How to Arrange Your Money and Assets for More Financial Aid

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Is there a way to arrange your money to get more in financial aid? Tuition rates are climbing higher and higher and financial aid isn’t keeping up. The average tuition jumped 2.9 percent last year, 3.7 percent for private. If you’re in the middle class you may make too much for your child to qualify for need based financial aid and too little to come out of pocket with the thousands of dollars they’ll tell you to pay.


First let’s back it up and talk about how they determine how much you have to pay and how much financial aid they will give you. I’m sure you’re well aware of the general principle. As a parent, you must provide information about your income and assets as well as the student’s income and assets. This information is used to calculate your expected family contribution (EFC). You’re probably thinking, yeah I fill out the FAFSA and then I get my EFC and how much the college will give in financial aid. Well did you know the FAFSA is not just one formula?


There are three financial aid formulas. Yes three. They are:

1. FAFSA – free application for federal student aid
2. CSS Profile – college scholarship service profile
3. Section 568 aka Consensus


Each of the three formulas calculate your EFC differently. They weigh and take into account different aspects of your assets. This is where you can arrange your money and assets to get as much financial aid as you can.



This is the easiest assessment and the most commonly known. This formula does not count the value of your home, farm, or small business. It also will not include any 529 savings plans controlled by someone other than the parent or the student. Income and assets are taxed at 5.6%. This means that if you have, let’s say, $150,000 saved. Your EFC increases by $8,400. However, the student’s income and assets are taxed much higher at 20%. Yikes!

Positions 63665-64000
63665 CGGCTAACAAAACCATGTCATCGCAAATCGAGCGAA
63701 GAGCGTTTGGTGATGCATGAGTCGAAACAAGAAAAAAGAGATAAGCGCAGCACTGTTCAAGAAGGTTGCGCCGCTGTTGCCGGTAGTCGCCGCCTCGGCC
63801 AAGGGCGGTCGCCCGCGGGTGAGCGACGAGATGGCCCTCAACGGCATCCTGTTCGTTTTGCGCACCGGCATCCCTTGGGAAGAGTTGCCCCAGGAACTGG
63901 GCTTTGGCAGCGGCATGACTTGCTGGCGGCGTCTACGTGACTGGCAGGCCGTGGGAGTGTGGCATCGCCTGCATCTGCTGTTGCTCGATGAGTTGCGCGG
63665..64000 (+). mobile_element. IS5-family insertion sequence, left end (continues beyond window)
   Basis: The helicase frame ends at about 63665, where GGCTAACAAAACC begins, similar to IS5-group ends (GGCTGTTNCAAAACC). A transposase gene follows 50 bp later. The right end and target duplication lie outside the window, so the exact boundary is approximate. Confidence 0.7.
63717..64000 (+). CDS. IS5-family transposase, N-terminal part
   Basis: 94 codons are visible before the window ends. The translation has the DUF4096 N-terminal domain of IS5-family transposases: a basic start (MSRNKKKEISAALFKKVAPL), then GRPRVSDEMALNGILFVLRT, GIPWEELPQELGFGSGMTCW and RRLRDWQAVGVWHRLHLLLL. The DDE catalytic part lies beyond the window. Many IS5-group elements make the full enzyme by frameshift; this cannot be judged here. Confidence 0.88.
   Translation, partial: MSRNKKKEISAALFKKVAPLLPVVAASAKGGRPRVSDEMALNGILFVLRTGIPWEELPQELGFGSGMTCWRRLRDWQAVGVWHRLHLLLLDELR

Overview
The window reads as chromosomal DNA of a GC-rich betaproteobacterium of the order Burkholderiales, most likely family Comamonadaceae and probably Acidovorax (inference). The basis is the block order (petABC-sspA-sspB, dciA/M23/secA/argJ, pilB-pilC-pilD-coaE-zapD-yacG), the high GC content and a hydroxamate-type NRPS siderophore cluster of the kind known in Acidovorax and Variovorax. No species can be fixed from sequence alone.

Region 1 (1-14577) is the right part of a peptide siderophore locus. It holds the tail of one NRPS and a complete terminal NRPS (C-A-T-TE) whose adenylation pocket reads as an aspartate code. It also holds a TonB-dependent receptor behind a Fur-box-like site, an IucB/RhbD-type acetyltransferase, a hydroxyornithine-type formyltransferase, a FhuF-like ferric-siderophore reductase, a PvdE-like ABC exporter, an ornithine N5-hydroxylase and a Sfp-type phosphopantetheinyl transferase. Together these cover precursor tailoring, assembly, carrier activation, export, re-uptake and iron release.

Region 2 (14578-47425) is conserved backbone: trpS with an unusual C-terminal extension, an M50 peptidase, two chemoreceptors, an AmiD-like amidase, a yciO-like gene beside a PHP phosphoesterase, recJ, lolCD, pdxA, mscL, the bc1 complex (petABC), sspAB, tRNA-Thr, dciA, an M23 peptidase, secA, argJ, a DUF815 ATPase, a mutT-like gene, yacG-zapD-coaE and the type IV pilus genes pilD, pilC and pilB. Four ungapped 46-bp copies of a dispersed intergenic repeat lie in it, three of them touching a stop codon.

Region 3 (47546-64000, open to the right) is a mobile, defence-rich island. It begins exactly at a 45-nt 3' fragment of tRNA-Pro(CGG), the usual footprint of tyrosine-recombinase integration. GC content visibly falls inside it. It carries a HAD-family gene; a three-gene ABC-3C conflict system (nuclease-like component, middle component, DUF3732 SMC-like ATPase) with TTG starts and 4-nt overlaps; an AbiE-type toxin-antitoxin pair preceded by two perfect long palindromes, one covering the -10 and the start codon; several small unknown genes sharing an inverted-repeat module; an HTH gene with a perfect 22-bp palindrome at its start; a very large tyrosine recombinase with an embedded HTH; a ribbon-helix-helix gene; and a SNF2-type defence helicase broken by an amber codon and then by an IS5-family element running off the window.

Here’s how to arrange the money if the college uses the FAFSA:

1) Move your child’s money to an account with your name and sell the assets. You may think no it’s not mine, but with the money being taxed at 20% all of it would end up going to the school anyway since they’ll raise the EFC. Also talk to the financial advisor and see if it’s better to have them sell their assets and move the money to a 529 plan.


2) Ask a relative you trust to control the 529 plan. If grandma or grandpa controls the account then it’s excluded from the calculation. No matter how many thousands of dollars is in the plan, it’s not included and you can drastically lower your EFC.



This is used by approximately 300 colleges (here’s a list). It looks much deeper at your assets. This formula includes your home equity, farms, business, annuities and all 529 plans. Here’s how to arrange your money and assets:


1) Hold off on new property. If it’s time to fill out the information for financial aid, hold off on purchasing new property if you can. Acquiring new property can increase your EFC and lower your financial aid.


2) Don’t have the student control the 529 plan. If it’s a student controlled 529 plan then the amount is taxed at 25%. However, if it is a parent controlled plan then it’s only taxed at 5.6%. Huge difference! You can drastically lower your EFC by making sure you’re in control of the 529 plan.


3) Move the student’s money to an account with your name. Same as with the FAFSA, assets owned by the student is taxed much higher! This formula taxes at 25% . Talk to the financial advisor and see if it’s better to have them sell their assets and move the money to a 529 plan.



This formula is used by only 24 colleges. It is very similar to the Profile formula. However they are a few differences. Student assets are only taxed at 5% instead of the 25% seen in the Profile formula. Student controlled 529 plans are also only taxed at 5%. Here follow the same tips as for the Profile formula to arrange your money and assets for more financial aid. You do get more of a break on property. The net worth of your home is capped at 120% of your income for this calculation.


All three formulas also give you break if you have more than one child in college at the same time. They also all do not include the money in your retirement accounts in the calculation of your EFC. Money already in retirement accounts are exempt, but any contributions you make while the student is in college is included in the calculation. If possible contribute as much as you can to your retirement accounts before your child heads to college. Doing this will also be great because you will have more money compounding interest for longer.


By moving some money around you can lower your EFC and get as much as you can in financial aid.

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